Lynn Manternach/Tree Full of Owls
Why does your business exist? If it’s just to make money, you’re in trouble.
That’s according to unprecedented empirical research by global research agency Millward Brown and Jim Stengel, former global marketing officer of Procter & Gamble.
It’s all about the impact of the power of purpose. Those who focus their business on improving people’s lives have a growth rate triple that of competitors and outperform the market by a huge margin. They dominate their categories, create new categories and maximize profit in the long term, according to Mr. Stengel.
His research tracked the connection between financial performance and customer engagement, loyalty and advocacy. The brands identified as The Stengel 50 by Millward Brown Optimor have outperformed the S&P 500 by a factor of four over the past decade. They are united by one common factor: they understand their purpose and they operate in harmony with their ideals.
So what’s your organization’s purpose? Why do you make the products you make or offer the services you offer? What is the higher order benefit you provide?
Your purpose is critical to your organization’s brand. Your purpose clarifies what you and your people stand for and believe. Employees who believe in the brand’s higher purpose will give that extra effort needed to make good things happen. Without a higher purpose it’s just a job. People who are just doing a job have to find their own motivations for doing the job well. A big part of the reason companies that focus on a higher purpose are successful is because of the way the purpose focuses and motivates employees and leadership.
Consumers experience your brand through the collective intent of the people behind it. Your purpose aligns employees and the organization to better serve its customers, which ultimately strengthens the brand connection with consumers. Your organization’s purpose is what connects the core beliefs of the people inside your organization with the fundamental human values of the people they serve.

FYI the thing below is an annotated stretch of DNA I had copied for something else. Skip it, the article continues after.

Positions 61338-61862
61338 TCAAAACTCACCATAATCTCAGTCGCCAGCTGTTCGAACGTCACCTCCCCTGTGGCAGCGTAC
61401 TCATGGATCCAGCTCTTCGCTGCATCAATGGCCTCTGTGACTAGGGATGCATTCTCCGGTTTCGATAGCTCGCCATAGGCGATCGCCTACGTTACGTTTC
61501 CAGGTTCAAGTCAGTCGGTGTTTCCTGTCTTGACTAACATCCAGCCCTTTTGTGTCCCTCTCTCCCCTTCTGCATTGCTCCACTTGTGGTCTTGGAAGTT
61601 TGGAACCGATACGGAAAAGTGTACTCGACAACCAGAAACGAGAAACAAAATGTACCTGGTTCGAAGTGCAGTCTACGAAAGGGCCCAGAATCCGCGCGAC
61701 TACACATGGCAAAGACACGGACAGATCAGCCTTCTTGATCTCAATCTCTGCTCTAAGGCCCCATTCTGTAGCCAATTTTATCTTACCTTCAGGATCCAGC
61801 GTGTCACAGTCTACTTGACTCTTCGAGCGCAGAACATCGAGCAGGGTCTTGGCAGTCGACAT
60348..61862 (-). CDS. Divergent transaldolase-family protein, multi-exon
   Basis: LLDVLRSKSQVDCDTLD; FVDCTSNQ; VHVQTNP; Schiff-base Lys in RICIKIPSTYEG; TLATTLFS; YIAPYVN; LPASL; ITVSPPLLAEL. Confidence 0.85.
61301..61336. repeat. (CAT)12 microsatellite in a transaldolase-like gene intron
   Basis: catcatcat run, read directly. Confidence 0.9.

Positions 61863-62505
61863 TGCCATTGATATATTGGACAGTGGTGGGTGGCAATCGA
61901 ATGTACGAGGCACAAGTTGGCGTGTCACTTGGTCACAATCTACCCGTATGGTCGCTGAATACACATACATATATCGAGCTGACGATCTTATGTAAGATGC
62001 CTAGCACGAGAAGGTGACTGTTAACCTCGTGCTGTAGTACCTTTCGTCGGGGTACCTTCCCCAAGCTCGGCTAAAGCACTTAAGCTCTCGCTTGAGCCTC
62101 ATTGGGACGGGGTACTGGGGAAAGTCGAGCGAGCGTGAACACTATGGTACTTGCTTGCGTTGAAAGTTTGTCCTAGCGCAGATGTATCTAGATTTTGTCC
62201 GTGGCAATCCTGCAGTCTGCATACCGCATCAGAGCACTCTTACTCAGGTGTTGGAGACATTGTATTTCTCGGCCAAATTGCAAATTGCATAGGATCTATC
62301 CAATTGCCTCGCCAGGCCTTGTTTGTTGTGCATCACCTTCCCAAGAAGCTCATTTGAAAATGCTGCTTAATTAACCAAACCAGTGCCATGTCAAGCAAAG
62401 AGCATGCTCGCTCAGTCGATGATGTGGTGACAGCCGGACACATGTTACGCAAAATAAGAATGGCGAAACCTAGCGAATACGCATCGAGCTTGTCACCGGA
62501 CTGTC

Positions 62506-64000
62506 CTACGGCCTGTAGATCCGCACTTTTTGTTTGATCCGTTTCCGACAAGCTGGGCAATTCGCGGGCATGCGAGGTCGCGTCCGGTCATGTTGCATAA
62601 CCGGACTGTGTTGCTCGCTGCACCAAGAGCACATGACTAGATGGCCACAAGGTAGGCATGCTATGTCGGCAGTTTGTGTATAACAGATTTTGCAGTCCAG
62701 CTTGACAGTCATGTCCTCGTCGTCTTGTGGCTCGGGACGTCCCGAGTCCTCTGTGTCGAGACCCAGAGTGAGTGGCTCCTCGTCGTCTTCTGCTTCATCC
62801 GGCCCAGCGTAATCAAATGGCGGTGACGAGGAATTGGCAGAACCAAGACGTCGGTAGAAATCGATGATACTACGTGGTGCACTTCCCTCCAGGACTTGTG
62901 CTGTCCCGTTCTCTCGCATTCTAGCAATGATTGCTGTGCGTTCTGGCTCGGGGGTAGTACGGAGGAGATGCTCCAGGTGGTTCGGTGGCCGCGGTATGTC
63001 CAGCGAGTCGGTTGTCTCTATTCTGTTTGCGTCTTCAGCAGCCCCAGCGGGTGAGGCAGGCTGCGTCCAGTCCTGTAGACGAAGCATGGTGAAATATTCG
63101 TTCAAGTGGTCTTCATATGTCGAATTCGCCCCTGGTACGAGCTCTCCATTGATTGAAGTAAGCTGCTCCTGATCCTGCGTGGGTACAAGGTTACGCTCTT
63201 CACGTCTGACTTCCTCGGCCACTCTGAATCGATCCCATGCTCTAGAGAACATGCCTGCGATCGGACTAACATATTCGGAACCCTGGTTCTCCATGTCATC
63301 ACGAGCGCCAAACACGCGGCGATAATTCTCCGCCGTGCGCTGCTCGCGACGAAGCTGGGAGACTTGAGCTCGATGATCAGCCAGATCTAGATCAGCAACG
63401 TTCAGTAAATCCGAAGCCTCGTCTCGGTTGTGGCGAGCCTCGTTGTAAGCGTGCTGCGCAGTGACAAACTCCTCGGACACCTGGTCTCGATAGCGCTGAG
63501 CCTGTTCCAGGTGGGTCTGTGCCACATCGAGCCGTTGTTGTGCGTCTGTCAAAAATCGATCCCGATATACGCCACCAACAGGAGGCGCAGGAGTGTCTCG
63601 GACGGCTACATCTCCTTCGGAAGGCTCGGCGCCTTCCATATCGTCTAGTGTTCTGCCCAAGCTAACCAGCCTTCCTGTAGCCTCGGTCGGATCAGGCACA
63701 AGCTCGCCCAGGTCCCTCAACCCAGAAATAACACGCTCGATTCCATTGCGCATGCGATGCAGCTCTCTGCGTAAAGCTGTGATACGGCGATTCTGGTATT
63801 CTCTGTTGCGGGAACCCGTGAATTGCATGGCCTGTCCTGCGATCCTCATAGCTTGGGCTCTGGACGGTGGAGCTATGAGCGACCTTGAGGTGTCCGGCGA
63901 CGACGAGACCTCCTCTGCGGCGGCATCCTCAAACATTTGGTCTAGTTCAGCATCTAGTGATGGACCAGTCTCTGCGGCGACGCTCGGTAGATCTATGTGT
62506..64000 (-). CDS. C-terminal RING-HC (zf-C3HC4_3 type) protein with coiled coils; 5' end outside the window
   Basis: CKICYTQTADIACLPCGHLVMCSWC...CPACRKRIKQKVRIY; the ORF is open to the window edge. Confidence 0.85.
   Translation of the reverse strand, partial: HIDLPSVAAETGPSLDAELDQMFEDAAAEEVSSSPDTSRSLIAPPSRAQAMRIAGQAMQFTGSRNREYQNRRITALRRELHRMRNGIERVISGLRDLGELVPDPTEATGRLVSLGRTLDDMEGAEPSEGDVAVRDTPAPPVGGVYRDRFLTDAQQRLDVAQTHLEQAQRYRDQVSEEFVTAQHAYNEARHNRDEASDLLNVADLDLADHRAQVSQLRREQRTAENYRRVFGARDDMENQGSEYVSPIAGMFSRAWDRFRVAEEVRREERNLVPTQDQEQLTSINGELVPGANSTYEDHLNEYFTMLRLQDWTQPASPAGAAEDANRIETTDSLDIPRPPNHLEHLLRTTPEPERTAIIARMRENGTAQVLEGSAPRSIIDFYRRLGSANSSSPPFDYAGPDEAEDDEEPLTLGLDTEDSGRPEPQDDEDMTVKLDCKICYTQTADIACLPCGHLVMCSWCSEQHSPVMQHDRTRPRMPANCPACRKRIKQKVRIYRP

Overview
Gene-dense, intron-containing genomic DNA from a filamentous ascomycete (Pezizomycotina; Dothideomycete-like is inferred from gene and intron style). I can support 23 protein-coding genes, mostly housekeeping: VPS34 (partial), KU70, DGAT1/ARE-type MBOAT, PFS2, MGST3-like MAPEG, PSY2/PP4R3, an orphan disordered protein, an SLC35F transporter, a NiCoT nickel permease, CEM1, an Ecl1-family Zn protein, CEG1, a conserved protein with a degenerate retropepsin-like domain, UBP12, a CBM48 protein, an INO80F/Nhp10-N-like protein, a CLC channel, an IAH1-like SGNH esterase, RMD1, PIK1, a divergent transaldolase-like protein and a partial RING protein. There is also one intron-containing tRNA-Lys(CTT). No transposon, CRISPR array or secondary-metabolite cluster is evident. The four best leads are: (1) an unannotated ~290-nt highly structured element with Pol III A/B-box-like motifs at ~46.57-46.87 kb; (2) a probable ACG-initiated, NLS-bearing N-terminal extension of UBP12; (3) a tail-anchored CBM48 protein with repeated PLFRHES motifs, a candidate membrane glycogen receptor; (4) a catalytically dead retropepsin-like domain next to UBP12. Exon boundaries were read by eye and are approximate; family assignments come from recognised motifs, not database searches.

How do you make a brand meaningful? According to Umair Haque, director of the Havas Media Labs and Harvard Business Review blogger, you need to focus on outcomes, not outputs. “Did this brand make you fitter, wiser, smarter, closer? Did it improve your personal outcomes? Did it improve your community outcomes? Did it pollute the environment? We’re trying to get beyond ‘Did this company make a slightly better product?’ to the more resonant, meaningful question: ‘Did this brand actually impact your life in a tangible, lasting and positive way?’”
For example, let’s look at one of the world’s most valuable brands – Apple. Apple’s brand is not about the latest and trendiest consumer gadgets. Apple’s brand ideal empowers people to express themselves. Harley-Davidson does more than encourage people to buy classic-looking motorbikes. Its brand ideal fuels the passion of freedom and encourages consumers to express their individuality.
Brands that have adjusted their thinking to focus on why they are in business rather than what they are in business for experience stronger financial growth and increased equity value. These businesses are not thinking about what products or services they need to ensure consumer loyalty. Instead, they are focused on why the brand exists in the first place, and the positive impact they can make on the world.
Purpose makes brands meaningful to consumers. It makes it easier for brands to connect with consumers because it gives consumers a reason to connect with brands.
Your organization’s higher purpose is your brand, if you can effectively integrate it into your organization. When you have a clear and compelling brand ideal that connects with universal human instincts, hopes and values, you have something people actually care about. It allows your organization to communicate its beliefs and messages internally to employees and externally to customers. It makes your organization the place that like-minded people want to work. It drives productivity, ideas, enthusiasm and ultimately, profit.
That’s the impact of the power of purpose.
Lynn Manternach is brand arsonist and president at MindFire Communications Inc. (www.mindfirecomm.com) in Cedar Rapids and the Quad Cities. Contact her at email@example.com.